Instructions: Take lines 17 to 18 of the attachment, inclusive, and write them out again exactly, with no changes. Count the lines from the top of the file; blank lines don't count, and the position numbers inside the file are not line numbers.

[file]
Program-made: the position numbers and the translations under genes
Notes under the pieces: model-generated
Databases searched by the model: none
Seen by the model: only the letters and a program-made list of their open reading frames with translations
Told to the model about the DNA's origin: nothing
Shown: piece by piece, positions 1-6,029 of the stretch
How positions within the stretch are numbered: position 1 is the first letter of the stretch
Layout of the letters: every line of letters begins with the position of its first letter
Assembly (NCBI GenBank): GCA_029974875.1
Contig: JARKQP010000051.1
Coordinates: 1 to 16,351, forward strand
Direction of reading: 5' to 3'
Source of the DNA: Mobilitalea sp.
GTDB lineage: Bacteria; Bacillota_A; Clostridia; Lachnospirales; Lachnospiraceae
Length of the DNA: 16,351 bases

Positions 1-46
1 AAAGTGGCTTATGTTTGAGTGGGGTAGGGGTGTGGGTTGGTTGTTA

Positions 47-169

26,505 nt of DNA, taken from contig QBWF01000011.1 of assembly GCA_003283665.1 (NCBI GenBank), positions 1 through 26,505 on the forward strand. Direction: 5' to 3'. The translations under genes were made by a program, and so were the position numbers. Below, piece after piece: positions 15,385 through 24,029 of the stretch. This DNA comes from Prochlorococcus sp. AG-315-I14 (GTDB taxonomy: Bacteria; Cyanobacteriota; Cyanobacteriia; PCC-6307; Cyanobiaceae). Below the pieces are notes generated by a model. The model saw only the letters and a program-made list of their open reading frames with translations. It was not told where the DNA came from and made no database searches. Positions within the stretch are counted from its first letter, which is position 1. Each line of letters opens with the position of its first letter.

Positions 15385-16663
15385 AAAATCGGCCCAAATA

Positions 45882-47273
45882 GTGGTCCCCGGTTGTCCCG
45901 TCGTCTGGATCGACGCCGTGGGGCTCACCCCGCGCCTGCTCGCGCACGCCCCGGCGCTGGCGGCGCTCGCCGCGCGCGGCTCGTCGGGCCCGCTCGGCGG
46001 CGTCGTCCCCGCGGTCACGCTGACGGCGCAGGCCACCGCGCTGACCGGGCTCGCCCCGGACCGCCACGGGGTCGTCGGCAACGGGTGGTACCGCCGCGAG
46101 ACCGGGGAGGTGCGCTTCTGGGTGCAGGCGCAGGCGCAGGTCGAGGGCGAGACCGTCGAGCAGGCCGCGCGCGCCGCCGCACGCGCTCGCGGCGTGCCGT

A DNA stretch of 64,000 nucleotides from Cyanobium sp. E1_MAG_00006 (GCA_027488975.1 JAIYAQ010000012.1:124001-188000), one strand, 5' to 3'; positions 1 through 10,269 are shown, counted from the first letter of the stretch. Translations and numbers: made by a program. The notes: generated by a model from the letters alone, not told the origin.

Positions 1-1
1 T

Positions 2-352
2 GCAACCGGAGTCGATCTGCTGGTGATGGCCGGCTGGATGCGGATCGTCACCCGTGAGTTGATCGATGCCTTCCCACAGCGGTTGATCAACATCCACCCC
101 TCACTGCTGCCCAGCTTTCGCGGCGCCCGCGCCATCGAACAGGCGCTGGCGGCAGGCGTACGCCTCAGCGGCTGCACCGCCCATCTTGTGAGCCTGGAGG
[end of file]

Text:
1 AAAGTGGCTTATGTTTGAGTGGGGTAGGGGTGTGGGTTGGTTGTTA

Positions 47-169